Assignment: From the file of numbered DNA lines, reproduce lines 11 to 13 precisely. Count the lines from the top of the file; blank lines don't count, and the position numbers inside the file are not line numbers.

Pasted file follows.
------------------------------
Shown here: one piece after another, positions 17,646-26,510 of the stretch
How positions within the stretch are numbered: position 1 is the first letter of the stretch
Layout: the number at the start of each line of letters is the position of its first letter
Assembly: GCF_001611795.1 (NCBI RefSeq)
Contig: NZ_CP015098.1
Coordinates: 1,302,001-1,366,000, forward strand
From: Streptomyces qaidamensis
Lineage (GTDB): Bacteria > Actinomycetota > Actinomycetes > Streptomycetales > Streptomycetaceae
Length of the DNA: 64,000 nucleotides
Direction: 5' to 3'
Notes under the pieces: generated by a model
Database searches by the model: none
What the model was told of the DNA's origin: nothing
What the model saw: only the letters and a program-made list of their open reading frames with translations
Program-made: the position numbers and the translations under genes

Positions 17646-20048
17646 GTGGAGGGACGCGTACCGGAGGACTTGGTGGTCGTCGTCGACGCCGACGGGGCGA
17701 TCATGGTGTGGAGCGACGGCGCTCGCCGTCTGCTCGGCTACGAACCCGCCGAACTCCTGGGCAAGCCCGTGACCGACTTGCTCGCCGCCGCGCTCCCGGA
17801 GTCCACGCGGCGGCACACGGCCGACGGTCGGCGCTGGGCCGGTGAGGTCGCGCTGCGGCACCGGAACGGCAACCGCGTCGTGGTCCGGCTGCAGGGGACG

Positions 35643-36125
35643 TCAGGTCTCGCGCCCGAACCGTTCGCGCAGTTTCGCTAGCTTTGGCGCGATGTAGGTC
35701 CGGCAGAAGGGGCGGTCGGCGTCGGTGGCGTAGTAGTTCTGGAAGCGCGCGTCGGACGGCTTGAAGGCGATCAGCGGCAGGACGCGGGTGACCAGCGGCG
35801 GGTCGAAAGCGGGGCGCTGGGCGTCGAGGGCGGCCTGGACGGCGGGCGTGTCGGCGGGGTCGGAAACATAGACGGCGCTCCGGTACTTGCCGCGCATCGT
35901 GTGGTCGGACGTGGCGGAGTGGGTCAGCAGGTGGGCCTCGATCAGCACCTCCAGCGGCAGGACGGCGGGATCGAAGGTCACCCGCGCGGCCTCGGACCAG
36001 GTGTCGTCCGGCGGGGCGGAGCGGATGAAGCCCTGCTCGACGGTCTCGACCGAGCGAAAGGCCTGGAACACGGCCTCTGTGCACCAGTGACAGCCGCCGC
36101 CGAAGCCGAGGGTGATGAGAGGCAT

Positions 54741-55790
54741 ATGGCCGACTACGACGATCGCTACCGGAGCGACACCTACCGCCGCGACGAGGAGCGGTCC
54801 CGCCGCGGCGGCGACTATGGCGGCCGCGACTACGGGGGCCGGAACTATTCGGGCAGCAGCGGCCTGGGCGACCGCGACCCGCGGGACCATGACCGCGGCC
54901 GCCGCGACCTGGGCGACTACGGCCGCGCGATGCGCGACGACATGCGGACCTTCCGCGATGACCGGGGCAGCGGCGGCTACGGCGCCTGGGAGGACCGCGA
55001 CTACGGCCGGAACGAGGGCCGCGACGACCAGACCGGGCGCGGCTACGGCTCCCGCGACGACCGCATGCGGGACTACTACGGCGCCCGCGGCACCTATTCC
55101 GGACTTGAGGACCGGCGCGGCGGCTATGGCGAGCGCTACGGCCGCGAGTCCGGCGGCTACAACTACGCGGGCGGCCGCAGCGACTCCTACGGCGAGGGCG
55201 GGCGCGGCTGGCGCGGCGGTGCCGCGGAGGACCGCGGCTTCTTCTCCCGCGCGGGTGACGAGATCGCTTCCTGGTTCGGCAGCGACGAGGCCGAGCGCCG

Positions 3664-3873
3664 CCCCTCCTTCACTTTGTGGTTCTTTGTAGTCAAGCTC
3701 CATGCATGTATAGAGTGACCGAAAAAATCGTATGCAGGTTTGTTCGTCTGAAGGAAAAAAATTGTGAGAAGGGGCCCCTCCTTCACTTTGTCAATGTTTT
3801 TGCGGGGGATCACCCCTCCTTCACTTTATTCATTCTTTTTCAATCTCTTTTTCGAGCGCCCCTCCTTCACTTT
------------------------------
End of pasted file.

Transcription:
Notes under the pieces: generated by a model
Database searches by the model: none
What the model was told of the DNA's origin: nothing